SYLVANIA, Ohio (AP) — The Jamie Farr Owens Corning Classic may be the next U.S. LPGA tournament to miss the cut.

The Farr, named for the actor who played a reluctant corporal on the classic TV series “M.A.S.H.”, is being played for the 25th time — and possibly last — this week at Highland Meadows Golf Club in suburban Toledo.

“I don’t know what the intricate details are, they’ll have to figure those out,” Jamie Farr said on Wednesday before hurrying out to play the pro-am. “We have a 50-50 chance of being here next year.”

The Farr’s $1.4 million purse is among the smallest on the U.S. LPGA Tour. In tough economic times, tournament officials have pared $450,000 to $500,000 this year from an already bare-bones budget. The contract with the title sponsor expires after this tournament.

The U.S. LPGA had 34 events last year and that number is falling.

Organizers of the two-year-old Kapalua Classic in Hawaii announced on Tuesday that financial problems would cause them to pull out of the last four years of their contract with the tour. Tour officials threatened to pursue “legal remedies.”


The Corning Classic in Corning, New York, ended in May after 31 years when its title sponsor called it quits. Along with the Farr, the Michelob Ultra Open’s future in Williamsburg, Virginia, is also uncertain.

Farr tournament director Judd Silverman remains upbeat.

“I’m very optimistic. We’ve been in this position several times before through our 25 years where we’ve had to negotiate new contracts,” he said on the eve of the opening round. “We’re going to roll up our sleeves with the LPGA and both parties are going to have to work hard to find a livable business model during some very tough economic times.”

He said the Farr tried to spread the sacrifices around. The pro-am gift packages aren’t as big, fewer bleachers were set up and past champions were not provided with courtesy vehicles.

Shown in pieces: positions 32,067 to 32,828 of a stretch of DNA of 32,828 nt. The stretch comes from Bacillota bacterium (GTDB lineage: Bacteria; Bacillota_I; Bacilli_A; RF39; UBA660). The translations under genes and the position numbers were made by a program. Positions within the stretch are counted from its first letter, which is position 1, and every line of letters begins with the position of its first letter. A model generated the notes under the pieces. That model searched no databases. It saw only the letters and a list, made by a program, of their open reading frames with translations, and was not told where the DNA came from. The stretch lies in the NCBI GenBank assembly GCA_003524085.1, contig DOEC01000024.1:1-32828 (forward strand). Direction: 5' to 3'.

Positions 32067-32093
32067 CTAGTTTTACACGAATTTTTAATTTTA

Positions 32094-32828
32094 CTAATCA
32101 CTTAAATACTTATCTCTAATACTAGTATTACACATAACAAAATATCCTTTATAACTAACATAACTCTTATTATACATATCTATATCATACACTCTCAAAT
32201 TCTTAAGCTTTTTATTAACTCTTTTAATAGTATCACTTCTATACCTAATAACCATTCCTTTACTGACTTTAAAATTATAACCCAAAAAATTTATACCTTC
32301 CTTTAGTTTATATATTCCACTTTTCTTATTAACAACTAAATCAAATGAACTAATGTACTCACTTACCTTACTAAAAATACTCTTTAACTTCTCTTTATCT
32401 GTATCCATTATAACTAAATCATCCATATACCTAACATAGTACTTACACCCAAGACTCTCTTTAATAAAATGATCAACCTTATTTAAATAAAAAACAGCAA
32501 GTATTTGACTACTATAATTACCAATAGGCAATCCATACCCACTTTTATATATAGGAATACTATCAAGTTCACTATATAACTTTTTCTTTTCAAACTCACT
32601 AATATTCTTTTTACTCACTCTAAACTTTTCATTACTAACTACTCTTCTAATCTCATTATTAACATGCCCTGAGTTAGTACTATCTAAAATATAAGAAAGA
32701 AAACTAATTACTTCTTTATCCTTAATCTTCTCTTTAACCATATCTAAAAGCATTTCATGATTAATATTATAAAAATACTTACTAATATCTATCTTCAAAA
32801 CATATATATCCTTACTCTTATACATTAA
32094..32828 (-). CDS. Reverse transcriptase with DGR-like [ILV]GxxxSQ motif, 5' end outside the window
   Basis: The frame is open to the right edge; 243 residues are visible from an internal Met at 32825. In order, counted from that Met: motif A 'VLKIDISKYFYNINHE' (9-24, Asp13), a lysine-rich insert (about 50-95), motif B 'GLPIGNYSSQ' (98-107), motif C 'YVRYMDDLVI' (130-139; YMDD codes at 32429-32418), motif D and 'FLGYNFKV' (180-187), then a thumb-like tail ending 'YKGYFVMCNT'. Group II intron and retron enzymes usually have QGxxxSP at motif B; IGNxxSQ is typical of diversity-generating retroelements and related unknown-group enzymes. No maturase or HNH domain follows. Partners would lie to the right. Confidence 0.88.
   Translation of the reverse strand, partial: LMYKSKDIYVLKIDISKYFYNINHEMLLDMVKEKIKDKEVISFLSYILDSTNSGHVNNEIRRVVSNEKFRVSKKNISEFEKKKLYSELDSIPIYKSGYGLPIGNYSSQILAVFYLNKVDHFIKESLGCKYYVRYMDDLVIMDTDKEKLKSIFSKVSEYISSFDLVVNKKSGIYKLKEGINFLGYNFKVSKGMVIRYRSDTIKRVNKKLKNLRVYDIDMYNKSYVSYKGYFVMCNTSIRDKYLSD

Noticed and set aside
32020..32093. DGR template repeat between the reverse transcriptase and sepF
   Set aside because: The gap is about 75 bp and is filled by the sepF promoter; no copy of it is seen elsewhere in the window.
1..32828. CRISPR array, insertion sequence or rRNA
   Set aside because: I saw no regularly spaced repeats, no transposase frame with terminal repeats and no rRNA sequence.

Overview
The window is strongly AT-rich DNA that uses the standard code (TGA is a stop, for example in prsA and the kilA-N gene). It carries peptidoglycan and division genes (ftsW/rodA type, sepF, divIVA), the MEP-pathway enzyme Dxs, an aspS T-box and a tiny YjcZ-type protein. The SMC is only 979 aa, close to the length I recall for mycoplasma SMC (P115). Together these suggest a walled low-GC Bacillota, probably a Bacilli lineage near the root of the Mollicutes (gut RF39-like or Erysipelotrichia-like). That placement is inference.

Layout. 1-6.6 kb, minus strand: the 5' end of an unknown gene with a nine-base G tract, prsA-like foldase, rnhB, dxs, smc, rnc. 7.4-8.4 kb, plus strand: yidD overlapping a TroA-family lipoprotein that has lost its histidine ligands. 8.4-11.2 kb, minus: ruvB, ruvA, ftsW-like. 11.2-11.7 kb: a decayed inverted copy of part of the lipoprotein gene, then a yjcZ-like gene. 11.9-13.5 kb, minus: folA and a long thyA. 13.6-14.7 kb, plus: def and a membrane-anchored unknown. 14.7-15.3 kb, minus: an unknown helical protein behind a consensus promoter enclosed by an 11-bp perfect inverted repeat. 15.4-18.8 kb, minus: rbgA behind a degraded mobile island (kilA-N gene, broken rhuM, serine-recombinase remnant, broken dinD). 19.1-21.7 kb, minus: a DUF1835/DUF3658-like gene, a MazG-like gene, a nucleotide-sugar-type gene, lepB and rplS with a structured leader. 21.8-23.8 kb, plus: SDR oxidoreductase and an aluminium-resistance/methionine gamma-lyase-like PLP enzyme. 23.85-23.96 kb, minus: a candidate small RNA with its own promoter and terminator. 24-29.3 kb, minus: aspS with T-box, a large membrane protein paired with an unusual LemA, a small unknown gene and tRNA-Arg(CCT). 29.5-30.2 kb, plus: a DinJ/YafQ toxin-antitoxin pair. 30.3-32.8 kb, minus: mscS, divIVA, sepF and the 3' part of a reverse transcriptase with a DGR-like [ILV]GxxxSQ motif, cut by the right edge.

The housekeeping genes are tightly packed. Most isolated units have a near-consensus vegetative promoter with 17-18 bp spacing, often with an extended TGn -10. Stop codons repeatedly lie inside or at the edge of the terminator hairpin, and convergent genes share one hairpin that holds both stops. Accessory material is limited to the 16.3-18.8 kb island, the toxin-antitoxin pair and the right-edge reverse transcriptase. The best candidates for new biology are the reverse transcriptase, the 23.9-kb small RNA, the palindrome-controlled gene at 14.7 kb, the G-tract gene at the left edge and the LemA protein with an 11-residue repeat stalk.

Despite that belt-tightening, no one knows if there will be a 26th Farr. The U.S. LPGA and Silverman will sit down after the tournament to discuss the event’s future.

If the Farr tournament leaves, it’ll be another blow to the city that supports it. With its close ties to the auto industry, Toledo’s economy is in rough shape with an unemployment rate just under 13 percent.


Over its history, the tournament has donated $6.2 million to about 100 charities.

The primary charity, the Ronald McDonald House Charities of Northwest Ohio, gets about eight percent of its annual budget from the tournament.

“They’ve been very kind to us over the years,” said Chad Bringman, executive director.

Losing that money could force the organization, which provides family members of hospitalized children a free place to stay and eat, to cut services, he said.

“We would have to make a stronger pitch to families that use it that we’re hurting and could really use a donation,” Bringman said. “We’re already looking at what we would scale back.”

Silverman said if the tournament cannot meet its obligations to local charities, it’s not likely to stay afloat.

Toledo Mayor Carty Finkbeiner can’t fathom the loss of the tournament.

“It would be hurtful to the community’s pride, but I don’t think that’s going to happen,” Finkbeiner said. “The LPGA has come to appreciate how much this city pours into the event and its love for Jamie Farr. When it comes to volunteers and love for an event, I think we rank right up there.”

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